Seniors Skip the Latest Booster

Nearly all Americans over 65 got their initial Covid vaccines. But that immunity is waning, and this time, the government is offering far less support for new shots.

THE NEW YORK TIMES, PLEASANT HILL, Calif. — Bonnie Ronk is something of a public health matriarch at the Mt. Diablo Center for seniors in this liberal Northern California suburb.

When Ms. Ronk, a great-grandmother whose red walker bears a sticker saying “El Jefe” (The Leader), tells her peers to pull their masks over their noses, they oblige. When she received both doses of the Covid vaccine and a booster and told others to do the same, they did.

But even Ms. Ronk, 79, has not gotten the latest Covid booster, which was updated to protect against the Omicron variant and has been available since September. She said she didn’t know about it.

Across the United States, where about 94 percent of people 65 and older had their initial Covid vaccines, only 36 percent have received the updated shot, known as the bivalent booster, according to data from the Centers for Disease Control and Prevention.

Seniors have offered an array of explanations: They were unaware of it, unable to find it or unconvinced of its value.

“The diminishing immunity of seniors has largely transformed the Covid pandemic in the United States from a threat against the unvaccinated to one against the old, many of whom were once well protected. People over 70 are being admitted to a hospital with Covid at a rate four times higher than that of the general population.”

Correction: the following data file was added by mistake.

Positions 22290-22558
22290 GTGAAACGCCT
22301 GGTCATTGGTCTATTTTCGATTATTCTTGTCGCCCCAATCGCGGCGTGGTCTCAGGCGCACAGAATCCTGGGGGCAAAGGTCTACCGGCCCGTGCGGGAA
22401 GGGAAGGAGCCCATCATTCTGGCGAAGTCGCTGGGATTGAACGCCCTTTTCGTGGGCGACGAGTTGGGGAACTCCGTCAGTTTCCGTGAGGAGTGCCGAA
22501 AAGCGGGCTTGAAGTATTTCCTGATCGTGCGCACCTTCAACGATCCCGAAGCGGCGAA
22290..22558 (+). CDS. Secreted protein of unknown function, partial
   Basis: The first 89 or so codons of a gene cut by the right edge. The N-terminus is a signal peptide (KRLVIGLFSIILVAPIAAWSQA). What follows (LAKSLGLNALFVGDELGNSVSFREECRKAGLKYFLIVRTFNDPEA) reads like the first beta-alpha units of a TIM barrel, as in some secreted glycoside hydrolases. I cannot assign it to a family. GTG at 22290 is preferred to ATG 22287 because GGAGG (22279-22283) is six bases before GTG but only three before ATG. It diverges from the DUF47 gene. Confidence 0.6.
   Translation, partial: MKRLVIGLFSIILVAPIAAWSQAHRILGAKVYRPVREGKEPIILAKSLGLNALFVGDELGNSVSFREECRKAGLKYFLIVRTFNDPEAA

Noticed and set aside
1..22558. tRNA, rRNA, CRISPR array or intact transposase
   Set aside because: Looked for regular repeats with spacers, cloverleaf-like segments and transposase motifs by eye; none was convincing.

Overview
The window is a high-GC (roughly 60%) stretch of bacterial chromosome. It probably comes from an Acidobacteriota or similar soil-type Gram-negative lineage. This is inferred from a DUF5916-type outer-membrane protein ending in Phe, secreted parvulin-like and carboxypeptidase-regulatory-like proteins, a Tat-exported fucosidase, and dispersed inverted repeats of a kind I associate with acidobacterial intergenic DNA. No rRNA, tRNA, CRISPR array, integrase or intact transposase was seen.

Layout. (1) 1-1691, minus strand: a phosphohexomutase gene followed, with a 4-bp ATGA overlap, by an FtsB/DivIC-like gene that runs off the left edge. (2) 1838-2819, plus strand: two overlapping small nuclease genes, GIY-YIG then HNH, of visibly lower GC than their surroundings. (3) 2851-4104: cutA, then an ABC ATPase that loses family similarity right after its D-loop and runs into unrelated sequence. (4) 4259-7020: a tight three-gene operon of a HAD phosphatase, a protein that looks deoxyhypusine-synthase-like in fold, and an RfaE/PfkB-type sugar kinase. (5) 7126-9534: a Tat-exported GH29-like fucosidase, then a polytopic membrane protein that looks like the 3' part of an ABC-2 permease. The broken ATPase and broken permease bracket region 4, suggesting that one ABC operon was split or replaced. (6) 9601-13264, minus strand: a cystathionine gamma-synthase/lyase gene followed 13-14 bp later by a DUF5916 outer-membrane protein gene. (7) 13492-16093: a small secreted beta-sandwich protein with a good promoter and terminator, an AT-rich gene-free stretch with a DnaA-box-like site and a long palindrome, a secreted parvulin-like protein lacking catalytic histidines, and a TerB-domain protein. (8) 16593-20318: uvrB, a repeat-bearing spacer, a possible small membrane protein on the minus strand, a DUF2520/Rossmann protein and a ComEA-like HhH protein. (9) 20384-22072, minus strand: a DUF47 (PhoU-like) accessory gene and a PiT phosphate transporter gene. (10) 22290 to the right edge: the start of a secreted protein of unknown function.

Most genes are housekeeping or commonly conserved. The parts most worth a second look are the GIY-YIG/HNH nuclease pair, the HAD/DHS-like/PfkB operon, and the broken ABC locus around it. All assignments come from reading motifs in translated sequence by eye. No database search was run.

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As the pandemic barrels into its third winter, and Covid hospitalizations and deaths climb once again, medical experts worry that there is no effective plan to update the immunizations of the most vulnerable Americans.

Two years ago, when Covid shots were first introduced, the federal government sent teams into thousands of nursing homes and community centers to vaccinate seniors, curbing the devastation of the virus.

But so far this [season], the White House has only offered grants to community organizations to get shots into the arms of older people, without the clear messaging strategy or logistical support that they need most, many caregivers and nursing home executives said in interviews …

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